How S.T. Wooten Corporation redefined equipment management to improve fleet issues

For any heavy construction company, it is the synergy between people, processes and equipment that determine whether it will flourish or fade. Clearly, equipment maintenance and uptime are what determines that synergy. Consequently, lowering the major costs of equipment maintenance, while dramatically increasing uptime, are challenges that require a companywide cultural shift in terms of improving and capitalizing on that synergy.

For North Carolina’s S.T. Wooten Corporation, the ongoing journey to achieving that goal started like that of most of their peers throughout the country. Without a reliable, detailed and thorough process in place, maintenance processes were reactive, rather than being proactive. The implementation of total process reliability (TPR) principles has become the framework for changing the culture of their company. As a consequence, it has helped the company develop maintenance control processes that are making it more competitive and profitable.

S.T. Wooten specializes in heavy highway construction, design-build and commercial site work, along with ready-mix concrete and asphalt materials. The company’s scope ranges from small to large civil and commercial infrastructure projects across North Carolina and other southeastern states.

The company encompasses 17 ready-mix concrete plants, 11 asphalt plants, maintenance shops, commercial construction offices and 950 employees across Central and Eastern North Carolina. While S.T. Wooten is known for its high-quality work, it has dealt with the same equipment maintenance and cost challenges that plague its peers. With a large diversification of equipment, divisions and jobsites, equipment maintenance and uptime had become problematic and costly. In addition, it had become difficult to maintain the proper replacement cycle of the company’s fleet. The result was an abundance of old and extra equipment.

Although the heavy construction firm had begun a strategy of retiring and disposing of all of the excess equipment, the scope of the initiative in terms of maintenance protocols and associated functions posed an unwieldy challenge. The interrelationship of S.T. Wooten’s challenges and goals was not lost on President Chris Wooten, who had seen the company struggle with a unified approach. The multipronged, interrelated goals included reducing emergency maintenance and increasing preventive, predictive and corrective maintenance.

Assessing Challenges

By fall 2013, Wooten knew they needed a different approach to tackle the challenges in a holistic way. Upon recommendations and a thorough vetting process, he engaged the services of TBR Strategies, a North Carolina-based maintenance and reliability consulting firm, which would bring its customized TPR approach to bear in tackling the problems.

The TPR process was adapted from total productive maintenance (TPM) principles devised by Japanese Engineer Seiichi Nakajima. TPM principles enabled companies to learn how to increase equipment reliability, decrease downtime and create a unified asset management process.

“The TPR methodology would facilitate tackling our ongoing process challenges in a unified way to reduce equipment costs and maintenance challenges while increasing efficiency and uptime,” said Wooten.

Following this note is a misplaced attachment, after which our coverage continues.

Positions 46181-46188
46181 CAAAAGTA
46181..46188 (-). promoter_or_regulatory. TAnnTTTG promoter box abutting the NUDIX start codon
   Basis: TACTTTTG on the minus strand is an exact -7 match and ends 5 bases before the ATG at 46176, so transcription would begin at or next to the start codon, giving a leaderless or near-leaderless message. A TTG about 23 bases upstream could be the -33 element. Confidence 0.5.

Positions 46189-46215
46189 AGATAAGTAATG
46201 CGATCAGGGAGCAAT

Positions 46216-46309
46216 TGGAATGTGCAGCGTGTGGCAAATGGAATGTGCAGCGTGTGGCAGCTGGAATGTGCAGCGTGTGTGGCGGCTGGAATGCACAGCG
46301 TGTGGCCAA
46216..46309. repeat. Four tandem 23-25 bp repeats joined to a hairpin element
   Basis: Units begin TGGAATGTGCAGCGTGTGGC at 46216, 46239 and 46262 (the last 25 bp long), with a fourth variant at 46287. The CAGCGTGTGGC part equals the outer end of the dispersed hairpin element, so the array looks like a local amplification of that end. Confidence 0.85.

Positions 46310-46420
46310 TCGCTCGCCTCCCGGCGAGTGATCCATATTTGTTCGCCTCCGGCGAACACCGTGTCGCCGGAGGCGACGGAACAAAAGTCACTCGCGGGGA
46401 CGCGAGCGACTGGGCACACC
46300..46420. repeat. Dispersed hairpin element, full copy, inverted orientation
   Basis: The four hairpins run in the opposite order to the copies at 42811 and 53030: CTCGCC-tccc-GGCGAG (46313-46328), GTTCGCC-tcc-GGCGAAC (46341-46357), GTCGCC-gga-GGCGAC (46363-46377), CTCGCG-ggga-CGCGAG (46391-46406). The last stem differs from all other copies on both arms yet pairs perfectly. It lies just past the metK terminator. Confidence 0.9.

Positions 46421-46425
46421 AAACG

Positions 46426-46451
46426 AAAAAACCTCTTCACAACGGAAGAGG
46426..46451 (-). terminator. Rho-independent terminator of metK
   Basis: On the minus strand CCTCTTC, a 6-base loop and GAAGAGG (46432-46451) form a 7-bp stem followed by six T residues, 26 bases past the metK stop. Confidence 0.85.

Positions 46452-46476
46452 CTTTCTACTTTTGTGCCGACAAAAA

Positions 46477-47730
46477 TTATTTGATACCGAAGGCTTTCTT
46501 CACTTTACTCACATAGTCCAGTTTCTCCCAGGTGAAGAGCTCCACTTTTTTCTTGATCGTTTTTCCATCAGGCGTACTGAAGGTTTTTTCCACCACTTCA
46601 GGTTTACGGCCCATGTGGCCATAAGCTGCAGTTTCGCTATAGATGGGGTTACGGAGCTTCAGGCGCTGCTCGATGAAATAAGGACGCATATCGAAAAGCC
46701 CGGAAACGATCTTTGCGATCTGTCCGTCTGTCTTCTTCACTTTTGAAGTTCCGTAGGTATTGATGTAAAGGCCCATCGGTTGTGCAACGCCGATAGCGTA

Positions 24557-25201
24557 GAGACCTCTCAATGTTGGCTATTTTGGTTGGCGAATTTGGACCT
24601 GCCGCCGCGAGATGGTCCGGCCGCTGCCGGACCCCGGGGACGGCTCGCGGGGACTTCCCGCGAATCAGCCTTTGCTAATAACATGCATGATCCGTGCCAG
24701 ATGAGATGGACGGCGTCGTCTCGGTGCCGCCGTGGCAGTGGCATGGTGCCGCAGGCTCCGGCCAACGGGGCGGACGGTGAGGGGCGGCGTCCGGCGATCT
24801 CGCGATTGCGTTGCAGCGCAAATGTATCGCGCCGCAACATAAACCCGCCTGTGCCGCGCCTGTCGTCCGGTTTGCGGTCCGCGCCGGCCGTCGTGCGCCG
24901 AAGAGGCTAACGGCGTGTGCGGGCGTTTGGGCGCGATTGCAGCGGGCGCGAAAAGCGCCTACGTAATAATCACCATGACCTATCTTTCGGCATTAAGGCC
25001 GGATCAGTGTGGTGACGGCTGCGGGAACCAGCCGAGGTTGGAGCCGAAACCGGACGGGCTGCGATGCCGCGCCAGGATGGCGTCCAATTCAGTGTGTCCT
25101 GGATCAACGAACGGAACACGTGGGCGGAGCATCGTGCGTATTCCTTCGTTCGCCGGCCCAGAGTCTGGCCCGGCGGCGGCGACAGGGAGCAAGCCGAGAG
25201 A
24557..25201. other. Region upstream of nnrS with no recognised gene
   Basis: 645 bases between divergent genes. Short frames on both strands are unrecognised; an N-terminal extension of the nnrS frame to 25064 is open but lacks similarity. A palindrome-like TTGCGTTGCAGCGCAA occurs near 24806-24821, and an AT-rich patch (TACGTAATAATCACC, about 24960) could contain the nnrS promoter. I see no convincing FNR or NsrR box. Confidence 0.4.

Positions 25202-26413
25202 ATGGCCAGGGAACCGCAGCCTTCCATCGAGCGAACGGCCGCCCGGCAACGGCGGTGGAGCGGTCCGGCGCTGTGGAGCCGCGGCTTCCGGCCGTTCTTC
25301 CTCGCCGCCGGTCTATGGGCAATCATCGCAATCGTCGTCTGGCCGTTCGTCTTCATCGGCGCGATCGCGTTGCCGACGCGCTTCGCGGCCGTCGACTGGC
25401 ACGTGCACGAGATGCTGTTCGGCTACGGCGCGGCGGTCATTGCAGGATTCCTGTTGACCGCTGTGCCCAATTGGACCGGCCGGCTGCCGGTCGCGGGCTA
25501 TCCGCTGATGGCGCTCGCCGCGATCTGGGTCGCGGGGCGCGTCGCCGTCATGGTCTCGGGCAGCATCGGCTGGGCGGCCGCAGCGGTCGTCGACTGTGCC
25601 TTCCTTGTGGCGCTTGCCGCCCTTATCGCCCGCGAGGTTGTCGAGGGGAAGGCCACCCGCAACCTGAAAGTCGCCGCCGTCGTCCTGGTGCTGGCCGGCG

With so many divisions having such diverse needs, the company worked with TBR to adapt the process to their specific needs. The first step was a full maintenance effectiveness assessment (MEA) of the entire company in late 2013. According to S. T. Wooten CFO Doug Godwin, TBR’s approach was based on facilitating cultural change as well as process change, which was paramount for the company.

Groundwork for Process & Cultural Change

Based on the MEA and a customized TPR approach, S.T. Wooten established a steering council comprised of the company’s vice presidents to oversee the companywide process. Implementation teams made up of upper management from various departments were formed to tackle specific improvement development plans for each division.

Once the steering council vetted and approved the plans, they developed task teams formed around specific tasks and goals to be accomplished. “The task teams consisted of a cross section of people throughout the company, and based on our different tasks, we ended up with 23 teams that set goals and timelines with monthly meetings,” said Equipment Division Manager Brett Wilber.

Simultaneously, a TPR division was created and tasked with the overall responsibility of running the TPR program companywide. “Our goal was to uncover and deconstruct core company process structures, and rebuild them in a way that facilitated constant and ongoing improvement,” said Wooten.

Utilizing MEA data, the company began creating process flow diagrams (PFDs) and standard operating procedures (SOPs), while responsible, accountable, consulted and informed (RACI) charts were created to identify the responsibility and accountability roles in maintenance and repair process completion in the form of process guides. These online and print tools enabled an organized, step-by-step process and role structure for everyone to follow, which was supported by infrastructure and technology upgrades.

Operator Care

The centerpiece of the S.T. Wooten TPR approach is its operator care (OC) program, which trains equipment operators to monitor, maintain and perform regular maintenance. This program also includes corrective maintenance and emergency maintenance repair categories as the basis for assigning incoming repair incidents.